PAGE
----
Standing Rock: “Where do I go to get arrested?”

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Vietnam War protest (history.com)

“Where do I go to get arrested?” said the Baby Boomer, grinning, come to relive his glory days. He could tell them a few things about being arrested. He’s been beaten by cops, maced, teargassed, threatened, thrown in jail, at an array of protests ranging from the Civil Rights Movement, Republican and Democratic National Conventions in’68, Vietnam War protests in ’67, Redwood Summer in ’90, Iraq War protests in ’02, and more.

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Democratic National Convention 1968.

The action of stepping up, ready to give his all, has defined his life and his sense of himself. He’s an elder now, prepared to share what he’s learned, maybe receiving a little recognition, maybe leaving a legacy. It’s great to feel useful again, in this most meaningful way.

Well, not at Standing Rock.

His experience, his brains, his charm, his degrees, his titles, his money, his expectations–none of it matters here. This is not a repeat of those protests, even though the police respond against unarmed people in the same old unnatural, unbelievably harsh ways.

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Integration of Central High School by the Little Rock Nine.

Oceti Sakowin is the Camp of the Seven Council Fires and is directed by ceremonial prayer, expressed in sacred ritual by the elders, embedded in the tribe’s ancient connection to primary source through dreams, knowing and conversation.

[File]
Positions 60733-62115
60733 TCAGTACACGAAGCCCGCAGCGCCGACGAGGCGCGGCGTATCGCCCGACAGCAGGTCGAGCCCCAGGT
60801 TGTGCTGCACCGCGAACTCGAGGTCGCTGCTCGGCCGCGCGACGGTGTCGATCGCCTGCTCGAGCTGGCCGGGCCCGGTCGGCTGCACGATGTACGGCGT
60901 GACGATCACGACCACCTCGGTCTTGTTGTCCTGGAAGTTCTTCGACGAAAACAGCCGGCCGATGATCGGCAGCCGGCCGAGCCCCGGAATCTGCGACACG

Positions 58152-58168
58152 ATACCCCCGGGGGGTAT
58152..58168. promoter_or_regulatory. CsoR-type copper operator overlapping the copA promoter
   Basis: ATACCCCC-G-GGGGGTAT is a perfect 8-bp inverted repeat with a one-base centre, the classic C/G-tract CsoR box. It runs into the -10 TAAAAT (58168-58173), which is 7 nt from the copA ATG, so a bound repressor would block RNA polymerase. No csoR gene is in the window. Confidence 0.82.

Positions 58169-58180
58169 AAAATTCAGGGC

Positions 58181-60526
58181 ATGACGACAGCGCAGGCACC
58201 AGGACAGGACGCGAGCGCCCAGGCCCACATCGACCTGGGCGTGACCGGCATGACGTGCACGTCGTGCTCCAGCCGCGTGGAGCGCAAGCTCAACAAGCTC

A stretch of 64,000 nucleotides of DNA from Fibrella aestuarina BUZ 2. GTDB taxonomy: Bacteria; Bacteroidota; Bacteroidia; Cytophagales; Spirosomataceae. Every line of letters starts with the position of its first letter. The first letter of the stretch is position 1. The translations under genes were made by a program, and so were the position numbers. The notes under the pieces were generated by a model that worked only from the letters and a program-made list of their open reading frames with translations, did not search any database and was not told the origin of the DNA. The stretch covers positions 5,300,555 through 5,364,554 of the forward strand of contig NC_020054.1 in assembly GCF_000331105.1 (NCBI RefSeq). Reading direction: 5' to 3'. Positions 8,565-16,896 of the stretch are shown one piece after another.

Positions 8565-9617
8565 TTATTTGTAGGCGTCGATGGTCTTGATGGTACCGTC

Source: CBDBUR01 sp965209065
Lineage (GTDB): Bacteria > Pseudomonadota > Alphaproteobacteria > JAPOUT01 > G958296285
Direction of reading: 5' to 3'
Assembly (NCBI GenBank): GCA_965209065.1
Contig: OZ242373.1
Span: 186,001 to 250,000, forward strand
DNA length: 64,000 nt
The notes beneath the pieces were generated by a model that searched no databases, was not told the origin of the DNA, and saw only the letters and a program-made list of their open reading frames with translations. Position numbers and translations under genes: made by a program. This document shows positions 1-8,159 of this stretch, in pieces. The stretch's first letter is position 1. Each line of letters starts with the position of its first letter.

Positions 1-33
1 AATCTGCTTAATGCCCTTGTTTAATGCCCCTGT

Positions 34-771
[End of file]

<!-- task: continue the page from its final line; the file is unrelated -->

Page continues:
They may be informed by Native Vietnam vets, outsiders trained and experienced in protest strategies, those educated in the practice and consequences of colonialism, oppression, patriarchy and genocide, as evidenced in the trainings for camp residents, but ultimately actions are determined by the highest most sacred guidance.

This is a peaceful protest. Arrests weren’t part of the plan. There are outlying camps and some individuals who sometimes act independently, but only the Council speaks for the tribe. And now that the tribe knows arrests can occur within the most peaceful of practices, they plan for them, in order to protect people.

They’re allowing us, white and generally untutored in their ways, into this on-going, powerful ceremony, if we’ve come to serve.

Next:  Standing Rock: Camp Etiquette

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